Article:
On a sweltering Circle Line journey home, devoid of oxygen and desperate for non-condensing moisture, I find the time to reflect on the 2nd Cloud Circle Forum, 2010. The phrases ‘utility computing’, ‘paradigm shift’ and an ‘infinite number of monkeys-aaS’ play feverishly on my mind, psychotropically altered by the 36 degree heat and near suffocation. Yet thinking beyond my current Dantesque predicament, the days events were an altogether cooler and more inspiring affair.

The 2nd Cloud Circle Forum delivered well balanced and thought provoking set of presentations to an appreciative community of business leaders and IT professionals. In contrast to 2009 Cloud events, the unfolding story of Cloud computing now seems less anecdotal, even if overuse of the term has left it poorly defined for that critical C-level audience. The speakers did an excellent job of slicing and dicing cloud into its various enterprise flavours and layers, each cautious to highlight (in true British tradition) that their definition was by no means the definition.

Several of the presentations focused on the very real risks involved in undertaking a Cloud initiative and on the cautious and risk aware manner that they should be approached with. It was reassuring to hear this degree of transparency from vendors and an indication of the ongoing maturity of Cloud based approaches and those operating in that space. This was reinforced by an undercurrent of inevitability, removing the need for the frantic evangelising seen over the last 3 years. As consultants and vendors grow their portfolio of projects, case studies and clients and observe the timely and considered response of Cloud providers to the concerns of the business community, their sell is becoming easier and more demonstrable. Efficient utilisation of technology, business agility, reduced TCO and reduced time to market are all easy sells when the magnitudes of improvement are demonstrably large. So what’s the hold-up? A few of the obvious concerns covered were security, compliance and contractual terms and conditions. But as some speakers pointed out, the high degree of focus on these issues over the last 5 years in the outsourcing and managed services space has resulted in the inevitable hardening of technologies and frameworks resulting in Cloud security offerings that potentially eclipse in-house capabilities. On the contract side, the first Cloud Law International Summit took place in London in Feb 2010, demonstrating a serious acknowledgement of Cloud by the legal community. That’s not to say that the complex issues of international jurisdiction, information ownership, auditability and compliance have been solved, wax sealed and filed, but at least lawyers know the triple word score (aka ‘fee’) for each mention of Cumulonimbus in any correspondence…and where there’s a fee…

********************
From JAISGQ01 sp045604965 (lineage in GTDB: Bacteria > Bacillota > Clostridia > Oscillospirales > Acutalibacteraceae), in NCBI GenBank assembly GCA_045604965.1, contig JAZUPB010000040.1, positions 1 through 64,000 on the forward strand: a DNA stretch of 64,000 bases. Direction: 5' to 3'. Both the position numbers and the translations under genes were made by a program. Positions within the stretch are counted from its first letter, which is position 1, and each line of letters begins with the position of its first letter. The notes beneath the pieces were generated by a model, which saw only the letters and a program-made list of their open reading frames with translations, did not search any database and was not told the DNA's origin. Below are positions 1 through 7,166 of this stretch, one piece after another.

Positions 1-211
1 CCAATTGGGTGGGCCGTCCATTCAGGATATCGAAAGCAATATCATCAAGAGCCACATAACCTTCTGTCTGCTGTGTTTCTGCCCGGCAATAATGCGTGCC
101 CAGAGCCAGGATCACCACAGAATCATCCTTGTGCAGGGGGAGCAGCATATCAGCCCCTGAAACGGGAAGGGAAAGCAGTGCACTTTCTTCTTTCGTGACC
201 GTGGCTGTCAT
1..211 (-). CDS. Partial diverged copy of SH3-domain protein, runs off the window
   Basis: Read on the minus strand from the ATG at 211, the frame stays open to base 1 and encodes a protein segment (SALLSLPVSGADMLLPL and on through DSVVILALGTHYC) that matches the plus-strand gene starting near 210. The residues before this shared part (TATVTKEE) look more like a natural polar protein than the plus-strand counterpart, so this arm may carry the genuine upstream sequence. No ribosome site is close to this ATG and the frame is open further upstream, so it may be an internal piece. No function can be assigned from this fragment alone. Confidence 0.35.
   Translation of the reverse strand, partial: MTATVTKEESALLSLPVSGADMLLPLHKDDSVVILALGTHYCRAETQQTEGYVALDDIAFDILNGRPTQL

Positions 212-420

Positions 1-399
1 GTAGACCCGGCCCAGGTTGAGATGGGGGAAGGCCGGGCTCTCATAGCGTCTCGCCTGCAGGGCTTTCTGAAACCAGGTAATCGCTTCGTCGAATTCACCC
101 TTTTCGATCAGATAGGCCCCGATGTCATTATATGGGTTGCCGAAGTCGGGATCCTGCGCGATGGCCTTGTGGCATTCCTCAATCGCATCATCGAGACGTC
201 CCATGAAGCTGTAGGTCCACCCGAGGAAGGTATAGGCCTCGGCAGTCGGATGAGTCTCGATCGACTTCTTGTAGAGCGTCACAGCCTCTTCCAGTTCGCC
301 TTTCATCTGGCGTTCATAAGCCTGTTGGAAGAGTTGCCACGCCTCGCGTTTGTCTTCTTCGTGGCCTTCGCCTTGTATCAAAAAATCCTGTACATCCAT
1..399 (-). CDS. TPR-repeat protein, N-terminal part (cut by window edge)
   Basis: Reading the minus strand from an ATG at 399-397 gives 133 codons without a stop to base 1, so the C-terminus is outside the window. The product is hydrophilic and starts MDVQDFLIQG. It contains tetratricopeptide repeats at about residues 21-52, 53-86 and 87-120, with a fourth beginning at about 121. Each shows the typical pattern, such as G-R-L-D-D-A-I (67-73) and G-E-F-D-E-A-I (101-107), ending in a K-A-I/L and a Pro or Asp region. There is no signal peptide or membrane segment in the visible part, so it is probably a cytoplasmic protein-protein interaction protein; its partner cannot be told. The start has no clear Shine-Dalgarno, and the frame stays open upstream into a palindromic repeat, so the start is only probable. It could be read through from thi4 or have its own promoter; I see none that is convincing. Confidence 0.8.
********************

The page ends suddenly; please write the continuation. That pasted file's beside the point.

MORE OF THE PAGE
On a more serious note, corporate procurement was cited on more than one occasion as a major blocker to the adoption of Cloud. This is reinforced by one comment that bringing Cloud concepts to the non-IT C-level community has been of limited success. This inevitably reduces Cloud initiatives to an exercise in IT cost reduction on a project by project basis and limits its inclusion in the business strategy, where its real potential for returns and benefits lie. For some vendors, the biggest challenge is getting this key message into businesses at a level where the appropriate change initiatives can be adequately sponsored.

In terms of timing, this early stage of Cloud maturity is second only to the timely completion of the Ark by early cloud evangelists, Noah and Sons. The combination of the global recession, the coming of the second stone age (ok, age of austerity) and the currently out of season green agenda are driving businesses to think in different and innovative ways to rapidly develop new products and services, increase collaboration and deliver rapid, low cost scalability to expanding and contracting business divisions – approaches enabled, supported and enhanced by Cloud deployment.

So what’s in store for the IT department? This is an interesting discussion that comes up in coffee breaks at all business technology events. My conclusion? Cast them out into the business, mute, unwashed and draped in sackcloth. The worthy will return in silken robes and carried aloft, a champion ready to lead the campaign to extract the very business essence from every last asset, grinning vendor and hand wringing consultant that dares utter the word ‘value.’

In the meantime, The Cloud Circle team continue to stimulate the community, facilitating the necessary parley to deliver bloodless and engaging Cloud forums. The final word – it’s evolving all around you at an alarming rate – find out more at Septembers event.